Entertainment

'It means a lot to me': Why Game of Thrones finale is hitting fans hard

The hit fantasy series Game of Thrones has set such a high bar for cinematic storytelling and character development on television that it might have a tough time living up to expectations as the series draws to a close Sunday after eight seasons.

Series set high standard for TV storytelling but finale might have a tough time meeting expectations

Daenerys Targaryen, played by Emilia Clarke, and Jon Snow, played by Kit Harrington, will see their fates sealed as Games of Thrones comes to an end on Sunday after eight seasons. (HBO)

The hit fantasy series Game of Thrones has set such a high bar for cinematic storytelling and character development on television that it might have a tough time living up to expectations as the series draws to a close Sunday after eight seasons.

"It just was such an all-engrossing show," said Port Moody, B.C.-based superfan Nancie Green. "The characters were very well-defined, very, very personal ... Season eight has definitely taken that and thrown it in the garbage."

Green isn't alone in her views. An online petition was started after episode four calling for HBO to "remake" season eight of its drama with "competent writers" but it didn't gain traction until episode five last week. The petition has now surpassed one million signatures.

The series has raked in record numbers of viewers for its final season — an estimated 43 million on average per episode across all platforms — but it's also facing mounting criticism that goes beyond the Starbucks cup mistakenly left in a scene. The show's plot points, writing and character arcs in its final episodes are leaving many fans baffled.

"A lot of this final season has come off too jarring," said Shirley Li, a culture writer for the Atlantic.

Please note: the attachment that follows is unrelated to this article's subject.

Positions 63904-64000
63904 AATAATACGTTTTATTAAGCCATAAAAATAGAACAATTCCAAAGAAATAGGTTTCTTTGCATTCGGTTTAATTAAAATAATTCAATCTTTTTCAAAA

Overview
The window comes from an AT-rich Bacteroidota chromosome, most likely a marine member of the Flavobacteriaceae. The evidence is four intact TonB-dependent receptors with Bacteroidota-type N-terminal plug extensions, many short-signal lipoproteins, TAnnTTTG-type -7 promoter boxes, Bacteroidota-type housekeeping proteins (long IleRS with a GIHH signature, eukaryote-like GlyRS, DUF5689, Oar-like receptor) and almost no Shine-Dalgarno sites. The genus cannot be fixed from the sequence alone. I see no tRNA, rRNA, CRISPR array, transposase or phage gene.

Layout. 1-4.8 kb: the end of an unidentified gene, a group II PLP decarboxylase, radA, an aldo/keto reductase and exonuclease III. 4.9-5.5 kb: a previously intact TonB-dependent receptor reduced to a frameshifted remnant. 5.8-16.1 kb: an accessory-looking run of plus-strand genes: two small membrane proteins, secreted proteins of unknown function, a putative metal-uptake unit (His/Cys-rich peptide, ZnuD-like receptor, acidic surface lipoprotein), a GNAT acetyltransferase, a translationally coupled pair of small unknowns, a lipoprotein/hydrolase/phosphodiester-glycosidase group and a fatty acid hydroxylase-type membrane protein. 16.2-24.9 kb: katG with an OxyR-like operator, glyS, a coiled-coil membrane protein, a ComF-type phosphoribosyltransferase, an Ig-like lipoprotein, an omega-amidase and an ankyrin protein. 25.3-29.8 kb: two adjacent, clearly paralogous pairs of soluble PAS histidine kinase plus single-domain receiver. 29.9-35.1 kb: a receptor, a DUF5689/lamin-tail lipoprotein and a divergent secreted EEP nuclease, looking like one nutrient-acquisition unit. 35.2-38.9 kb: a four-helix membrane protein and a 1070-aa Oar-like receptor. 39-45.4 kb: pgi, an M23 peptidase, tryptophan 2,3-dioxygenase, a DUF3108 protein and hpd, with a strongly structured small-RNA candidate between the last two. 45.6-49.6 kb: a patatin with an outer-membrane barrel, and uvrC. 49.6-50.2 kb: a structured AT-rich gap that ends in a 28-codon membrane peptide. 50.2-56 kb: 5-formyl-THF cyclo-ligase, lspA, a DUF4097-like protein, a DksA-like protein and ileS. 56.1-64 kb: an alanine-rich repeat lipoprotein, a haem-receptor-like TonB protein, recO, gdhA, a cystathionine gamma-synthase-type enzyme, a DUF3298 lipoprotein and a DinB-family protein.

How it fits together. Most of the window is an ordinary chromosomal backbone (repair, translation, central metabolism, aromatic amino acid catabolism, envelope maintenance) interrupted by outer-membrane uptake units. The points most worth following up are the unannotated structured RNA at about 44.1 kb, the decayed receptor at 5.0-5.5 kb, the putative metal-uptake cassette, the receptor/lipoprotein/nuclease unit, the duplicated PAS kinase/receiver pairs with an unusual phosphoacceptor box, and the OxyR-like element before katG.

Character development 'disappointing'

To non-watchers, episode five, entitled The Bells, might have looked like just another hour and twenty minutes of castles crumbling, dragons breathing fire and townspeople burning to death on the epic series originally based on George R.R. Martin's novels. But fans saw several major characters turn in arguably uncharacteristic ways.

Perhaps most egregiously, the once noble and hopeful leader, Daenerys Targaryen, descended into madness and killed both the ruler and commoners of King's Landing even after they surrendered.

Daenerys is among the characters being criticized by many fans for her sudden and uncharacteristic spiral into madness in episode five, in which she used her fire-breathing dragon to kill the townspeople of King's Landing she had vowed to save. (Helen Sloan/HBO via AP)

"It's all been plot, plot, plot," said Li. "It's just been plot first over character work and I think for a lot of fans and for a lot of critics, that's a disappointment. Especially for a season that's supposed to be wrapping up all of these threads."

If some viewers come away dissatisfied with a conclusion they believe to be inauthentic, it's at least partly due to the show's own high bar set over the years.